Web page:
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Riding the buses » Memorable moments, Mexico, Travel itinerary » A scooter on cobblestones in Bucerías, Mexico

A scooter on cobblestones in Bucerías, Mexico

Judith and Charlotte have travelled extensively in Europe, Asia, North America and Latin America. During the 1980s, Judith travelled for six months with her 14-year-old son and Charlotte took a year off work to travel around the globe. Circumstances, however, have changed.

Judith: Now we’re in our 60s and retired. I am also mobility challenged so that can be a worry when you’re planning a trip to a Mexican village famous for its cobblestone streets.

I recently purchased a travel scooter and have used it at Disney World, which was very crowded, and in Brittany, France where there are huge cobblestones. The scooter proved incredibly hardy on cobblestones. It can go up and down hills, over grass and even up low curbs.

A scooter is so much more convenient than a wheelchair and much faster. Airline crews are becoming more familiar with scooters and airlines don’t charge extra to transport one. I was able to ride mine right up to the door of the plane. My scooter breaks easily into 5 pieces that I can lift and it can easily be fitted into the trunk of a taxi.

Charlotte: A friend of Judith’s told her about Bucerías and we looked it up online and decided it would work for us.  Bucerías is 45 minutes north of Puerto Vallarta so it is easy to get to. It was once a quiet fishing village but today many American and Canadian tourists stay there. There are lots of modern apartments and casas to rent and grocery stores to shop in. It’s also small enough so that you can walk to restaurants, markets, shops and the beach, which is important to me because I like to do lots of walking.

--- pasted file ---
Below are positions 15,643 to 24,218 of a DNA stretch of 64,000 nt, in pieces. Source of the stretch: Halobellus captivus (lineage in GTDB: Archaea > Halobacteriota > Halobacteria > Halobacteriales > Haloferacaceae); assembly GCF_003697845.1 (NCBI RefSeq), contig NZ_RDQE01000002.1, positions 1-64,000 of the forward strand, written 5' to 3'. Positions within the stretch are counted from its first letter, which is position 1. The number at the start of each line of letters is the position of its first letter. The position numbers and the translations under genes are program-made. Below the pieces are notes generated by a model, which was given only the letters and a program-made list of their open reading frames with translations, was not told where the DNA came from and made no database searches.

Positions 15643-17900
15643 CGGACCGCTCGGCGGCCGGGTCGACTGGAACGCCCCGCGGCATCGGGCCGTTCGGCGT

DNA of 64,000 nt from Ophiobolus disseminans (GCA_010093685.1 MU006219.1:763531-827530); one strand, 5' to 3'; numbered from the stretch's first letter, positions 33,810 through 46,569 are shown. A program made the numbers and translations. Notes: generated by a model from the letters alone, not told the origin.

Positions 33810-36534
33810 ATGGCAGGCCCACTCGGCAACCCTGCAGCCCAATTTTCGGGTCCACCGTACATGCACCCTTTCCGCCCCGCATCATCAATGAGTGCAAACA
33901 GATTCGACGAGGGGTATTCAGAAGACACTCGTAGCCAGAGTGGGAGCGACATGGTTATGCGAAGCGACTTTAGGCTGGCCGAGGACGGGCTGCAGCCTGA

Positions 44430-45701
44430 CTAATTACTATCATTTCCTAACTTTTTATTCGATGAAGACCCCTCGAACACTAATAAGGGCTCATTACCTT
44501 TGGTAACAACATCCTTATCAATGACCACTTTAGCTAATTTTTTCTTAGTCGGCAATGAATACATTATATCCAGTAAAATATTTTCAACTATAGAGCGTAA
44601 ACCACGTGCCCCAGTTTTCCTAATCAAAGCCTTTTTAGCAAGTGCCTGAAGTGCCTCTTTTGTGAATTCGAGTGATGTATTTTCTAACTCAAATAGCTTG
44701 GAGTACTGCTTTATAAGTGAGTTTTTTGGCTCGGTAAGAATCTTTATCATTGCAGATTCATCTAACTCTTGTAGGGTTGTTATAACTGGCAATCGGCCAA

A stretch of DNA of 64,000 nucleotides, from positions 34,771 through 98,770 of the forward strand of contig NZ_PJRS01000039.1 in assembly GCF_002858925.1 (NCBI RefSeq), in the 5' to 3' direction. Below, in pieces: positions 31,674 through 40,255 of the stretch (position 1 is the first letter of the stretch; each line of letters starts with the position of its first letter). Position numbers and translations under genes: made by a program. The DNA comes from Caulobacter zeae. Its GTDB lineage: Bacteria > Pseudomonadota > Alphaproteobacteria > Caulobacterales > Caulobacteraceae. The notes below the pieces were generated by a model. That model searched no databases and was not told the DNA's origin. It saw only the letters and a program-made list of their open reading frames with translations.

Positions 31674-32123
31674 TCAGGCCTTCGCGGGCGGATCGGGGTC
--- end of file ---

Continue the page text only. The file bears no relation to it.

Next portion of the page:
Judith: There were just the two of us and I knew that Charlotte would need to take my carry-on luggage as well as her own but she used a backpack so that both hands were free. A few times we asked for help getting the scooter over big curbs and it didn’t bother me to do that. Bucerías is not busy like Puerto Vallarta so often the scooter could go on the road.

I couldn’t take the scooter on the beach but otherwise it was amazing where it could go. The scooter is a lot more bottom-heavy than a wheelchair so I didn’t have to worry about it tipping over. Overall I would say that it is a very good machine.

Charlotte: At first I was concerned with how the scooter—and Judith—would get around. I recall us going to a lovely restaurant on the beach and there was a steep narrow ramp at the entrance. Judith was confident that the scooter could go down it but I was very nervous. The scooter was a hero once again because Judith did not drive into people, tables or décor!

Bringing a scooter was definitely the right decision. Our trip went well and we are looking forward to planning the next one.

By Judith Gooding and Charlotte Fanjoy

Photos credits Judith Gooding and Charlotte Fanjoy

© Riding the buses 2012

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